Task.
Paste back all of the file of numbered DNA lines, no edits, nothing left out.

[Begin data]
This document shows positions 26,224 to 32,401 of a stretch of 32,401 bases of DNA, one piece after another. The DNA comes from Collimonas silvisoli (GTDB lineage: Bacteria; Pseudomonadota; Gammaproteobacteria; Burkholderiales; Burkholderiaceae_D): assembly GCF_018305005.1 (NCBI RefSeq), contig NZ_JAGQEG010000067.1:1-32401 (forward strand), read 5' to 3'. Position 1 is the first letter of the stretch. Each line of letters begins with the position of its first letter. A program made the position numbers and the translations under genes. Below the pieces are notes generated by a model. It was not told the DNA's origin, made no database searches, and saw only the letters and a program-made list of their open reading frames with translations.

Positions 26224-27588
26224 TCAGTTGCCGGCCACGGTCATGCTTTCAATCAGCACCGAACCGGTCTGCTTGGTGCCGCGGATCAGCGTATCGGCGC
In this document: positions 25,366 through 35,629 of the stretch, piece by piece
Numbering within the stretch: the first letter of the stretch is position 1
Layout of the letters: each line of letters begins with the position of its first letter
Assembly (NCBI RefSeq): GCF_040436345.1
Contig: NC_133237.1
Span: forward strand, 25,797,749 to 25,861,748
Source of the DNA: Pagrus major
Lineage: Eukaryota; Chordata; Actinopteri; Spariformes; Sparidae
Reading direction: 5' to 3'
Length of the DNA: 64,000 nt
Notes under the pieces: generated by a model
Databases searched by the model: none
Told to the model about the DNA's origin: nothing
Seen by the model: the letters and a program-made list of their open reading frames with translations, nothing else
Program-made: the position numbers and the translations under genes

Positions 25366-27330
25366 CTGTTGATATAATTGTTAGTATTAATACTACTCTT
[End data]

This document shows positions 26,224 to 32,401 of a stretch of 32,401 bases of DNA, one piece after another. The DNA comes from Collimonas silvisoli (GTDB lineage: Bacteria; Pseudomonadota; Gammaproteobacteria; Burkholderiales; Burkholderiaceae_D): assembly GCF_018305005.1 (NCBI RefSeq), contig NZ_JAGQEG010000067.1:1-32401 (forward strand), read 5' to 3'. Position 1 is the first letter of the stretch. Each line of letters begins with the position of its first letter. A program made the position numbers and the translations under genes. Below the pieces are notes generated by a model. It was not told the DNA's origin, made no database searches, and saw only the letters and a program-made list of their open reading frames with translations.

Positions 26224-27588
26224 TCAGTTGCCGGCCACGGTCATGCTTTCAATCAGCACCGAACCGGTCTGCTTGGTGCCGCGGATCAGCGTATCGGCGC
In this document: positions 25,366 through 35,629 of the stretch, piece by piece
Numbering within the stretch: the first letter of the stretch is position 1
Layout of the letters: each line of letters begins with the position of its first letter
Assembly (NCBI RefSeq): GCF_040436345.1
Contig: NC_133237.1
Span: forward strand, 25,797,749 to 25,861,748
Source of the DNA: Pagrus major
Lineage: Eukaryota; Chordata; Actinopteri; Spariformes; Sparidae
Reading direction: 5' to 3'
Length of the DNA: 64,000 nt
Notes under the pieces: generated by a model
Databases searched by the model: none
Told to the model about the DNA's origin: nothing
Seen by the model: the letters and a program-made list of their open reading frames with translations, nothing else
Program-made: the position numbers and the translations under genes

Positions 25366-27330
25366 CTGTTGATATAATTGTTAGTATTAATACTACTCTT